NFollowing the violent unrest in early May, it looked as if Pakistan would not calm down anytime soon. Some observers even thought a civil war was possible. Anger erupted across the country after the arrest of former cricket star-turned-politician Imran Khan on May 9. Those in power appeared to be in a quandary: the end of the mandate of parliament and government in the summer must be followed by elections – and Khan’s chances of winning them were growing. But a Khan’s victory – that much was clear – would be prevented by the army with all its might. But at the same time, every show of force by the establishment only seemed to attract more supporters. The momentum was apparently on his side.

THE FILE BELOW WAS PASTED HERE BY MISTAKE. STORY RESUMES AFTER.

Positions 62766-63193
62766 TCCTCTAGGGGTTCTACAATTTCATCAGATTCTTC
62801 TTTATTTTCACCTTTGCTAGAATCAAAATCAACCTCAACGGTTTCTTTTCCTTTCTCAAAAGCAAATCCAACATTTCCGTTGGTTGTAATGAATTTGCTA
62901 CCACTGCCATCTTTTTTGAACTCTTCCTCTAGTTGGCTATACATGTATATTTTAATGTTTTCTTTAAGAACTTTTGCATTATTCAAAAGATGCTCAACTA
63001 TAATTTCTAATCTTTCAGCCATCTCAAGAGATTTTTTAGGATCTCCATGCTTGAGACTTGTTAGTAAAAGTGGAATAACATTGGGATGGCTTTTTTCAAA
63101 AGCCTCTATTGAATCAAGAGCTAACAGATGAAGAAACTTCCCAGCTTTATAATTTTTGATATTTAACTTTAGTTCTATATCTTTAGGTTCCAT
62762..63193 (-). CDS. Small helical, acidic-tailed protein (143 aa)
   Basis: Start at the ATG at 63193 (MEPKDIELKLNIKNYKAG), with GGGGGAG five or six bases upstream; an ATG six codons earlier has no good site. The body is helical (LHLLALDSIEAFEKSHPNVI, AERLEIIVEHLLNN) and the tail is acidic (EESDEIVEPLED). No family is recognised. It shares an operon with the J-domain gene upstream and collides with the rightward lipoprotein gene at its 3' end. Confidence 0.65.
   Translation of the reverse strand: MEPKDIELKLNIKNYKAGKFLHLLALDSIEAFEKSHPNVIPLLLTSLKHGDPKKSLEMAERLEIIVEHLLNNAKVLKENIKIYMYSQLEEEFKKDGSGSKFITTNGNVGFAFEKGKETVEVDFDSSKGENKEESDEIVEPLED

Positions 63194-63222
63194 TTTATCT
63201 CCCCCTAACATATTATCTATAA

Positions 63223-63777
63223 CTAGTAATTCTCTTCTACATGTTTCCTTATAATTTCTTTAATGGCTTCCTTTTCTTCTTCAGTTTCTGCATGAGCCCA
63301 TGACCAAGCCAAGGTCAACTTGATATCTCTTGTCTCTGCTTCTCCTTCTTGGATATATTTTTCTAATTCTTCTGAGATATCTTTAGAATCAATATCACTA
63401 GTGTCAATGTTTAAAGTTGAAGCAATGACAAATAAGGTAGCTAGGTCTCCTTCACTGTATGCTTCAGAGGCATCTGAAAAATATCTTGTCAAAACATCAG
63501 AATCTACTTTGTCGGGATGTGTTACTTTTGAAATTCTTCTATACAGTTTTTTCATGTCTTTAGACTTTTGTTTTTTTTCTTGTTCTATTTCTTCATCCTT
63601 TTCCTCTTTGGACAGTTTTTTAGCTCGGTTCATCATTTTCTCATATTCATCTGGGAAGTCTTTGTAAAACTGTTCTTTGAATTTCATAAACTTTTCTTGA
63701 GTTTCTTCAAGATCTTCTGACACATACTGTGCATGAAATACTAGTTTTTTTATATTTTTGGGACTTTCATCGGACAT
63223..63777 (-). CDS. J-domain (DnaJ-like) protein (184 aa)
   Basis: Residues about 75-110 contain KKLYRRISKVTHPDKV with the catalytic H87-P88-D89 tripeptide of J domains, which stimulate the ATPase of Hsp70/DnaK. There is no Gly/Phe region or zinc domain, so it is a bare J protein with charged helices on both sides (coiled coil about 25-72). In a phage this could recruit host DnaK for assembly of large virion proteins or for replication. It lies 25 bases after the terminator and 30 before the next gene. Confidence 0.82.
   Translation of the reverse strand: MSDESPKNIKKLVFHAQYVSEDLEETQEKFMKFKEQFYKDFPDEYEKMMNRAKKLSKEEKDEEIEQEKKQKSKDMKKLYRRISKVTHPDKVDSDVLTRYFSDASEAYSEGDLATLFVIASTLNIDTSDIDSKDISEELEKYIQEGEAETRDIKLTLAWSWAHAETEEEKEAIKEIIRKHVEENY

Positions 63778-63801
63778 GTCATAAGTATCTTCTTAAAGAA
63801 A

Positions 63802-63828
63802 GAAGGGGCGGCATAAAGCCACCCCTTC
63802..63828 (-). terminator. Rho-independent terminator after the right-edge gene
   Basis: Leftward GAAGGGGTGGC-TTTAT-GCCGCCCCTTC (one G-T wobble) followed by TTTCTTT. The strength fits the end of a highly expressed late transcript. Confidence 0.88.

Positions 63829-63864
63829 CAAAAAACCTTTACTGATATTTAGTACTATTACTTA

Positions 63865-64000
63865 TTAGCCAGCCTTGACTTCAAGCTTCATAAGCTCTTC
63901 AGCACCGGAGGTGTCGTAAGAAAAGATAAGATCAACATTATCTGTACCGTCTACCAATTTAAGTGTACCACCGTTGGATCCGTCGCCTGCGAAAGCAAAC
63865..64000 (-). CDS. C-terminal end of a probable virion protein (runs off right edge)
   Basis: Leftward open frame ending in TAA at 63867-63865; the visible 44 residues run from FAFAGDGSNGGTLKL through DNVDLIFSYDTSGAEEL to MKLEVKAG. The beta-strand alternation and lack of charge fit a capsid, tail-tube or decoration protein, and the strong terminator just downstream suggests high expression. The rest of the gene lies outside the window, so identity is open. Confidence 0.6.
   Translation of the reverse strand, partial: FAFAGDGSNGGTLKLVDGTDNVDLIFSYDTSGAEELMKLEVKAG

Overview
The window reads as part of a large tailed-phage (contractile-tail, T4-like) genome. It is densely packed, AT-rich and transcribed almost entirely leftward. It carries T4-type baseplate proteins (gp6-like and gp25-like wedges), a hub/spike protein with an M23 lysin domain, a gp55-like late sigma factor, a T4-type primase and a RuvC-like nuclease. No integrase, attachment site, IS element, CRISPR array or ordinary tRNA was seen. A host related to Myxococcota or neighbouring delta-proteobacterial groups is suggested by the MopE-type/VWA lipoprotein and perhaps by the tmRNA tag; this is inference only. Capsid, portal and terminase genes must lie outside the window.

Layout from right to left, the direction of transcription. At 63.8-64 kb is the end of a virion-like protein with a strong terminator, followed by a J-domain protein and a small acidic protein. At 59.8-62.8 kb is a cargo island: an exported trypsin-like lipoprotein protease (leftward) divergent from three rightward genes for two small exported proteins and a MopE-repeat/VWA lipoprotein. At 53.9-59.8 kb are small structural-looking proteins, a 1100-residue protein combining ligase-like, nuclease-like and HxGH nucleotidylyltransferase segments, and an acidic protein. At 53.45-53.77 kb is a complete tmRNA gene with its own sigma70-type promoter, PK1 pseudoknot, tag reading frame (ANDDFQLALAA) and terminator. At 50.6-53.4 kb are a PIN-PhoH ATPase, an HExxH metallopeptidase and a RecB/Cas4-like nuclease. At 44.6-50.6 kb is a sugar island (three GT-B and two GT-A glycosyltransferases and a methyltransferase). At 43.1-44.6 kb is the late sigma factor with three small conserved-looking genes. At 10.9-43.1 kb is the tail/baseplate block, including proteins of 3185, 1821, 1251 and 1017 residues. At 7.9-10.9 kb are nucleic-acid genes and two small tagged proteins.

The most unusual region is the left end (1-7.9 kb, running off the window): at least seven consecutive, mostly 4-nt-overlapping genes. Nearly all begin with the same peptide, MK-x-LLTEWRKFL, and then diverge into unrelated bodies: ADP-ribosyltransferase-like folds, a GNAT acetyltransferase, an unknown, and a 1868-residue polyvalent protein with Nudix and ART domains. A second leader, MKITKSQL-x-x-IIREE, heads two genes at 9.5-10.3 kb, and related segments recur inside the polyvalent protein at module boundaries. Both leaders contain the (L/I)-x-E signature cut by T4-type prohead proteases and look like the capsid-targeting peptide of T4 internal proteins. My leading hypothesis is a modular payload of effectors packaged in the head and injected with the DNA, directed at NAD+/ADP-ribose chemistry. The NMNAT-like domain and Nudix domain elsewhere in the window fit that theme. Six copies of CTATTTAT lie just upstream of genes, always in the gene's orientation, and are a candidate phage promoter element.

Hardly anyone would have bet that there would be elections really soon. But on Thursday Prime Minister Shehbaz Sharif announced on television that he would transfer official duties to an interim government in August. He did not give an exact date for the election, but it is clear that under these circumstances it will take place in November at the latest. Now there are some indications that the hybrid regime of the nuclear power Pakistan is getting back to its usual course, in which an elected government runs the official business while the generals keep the important levers in their hands in the background.
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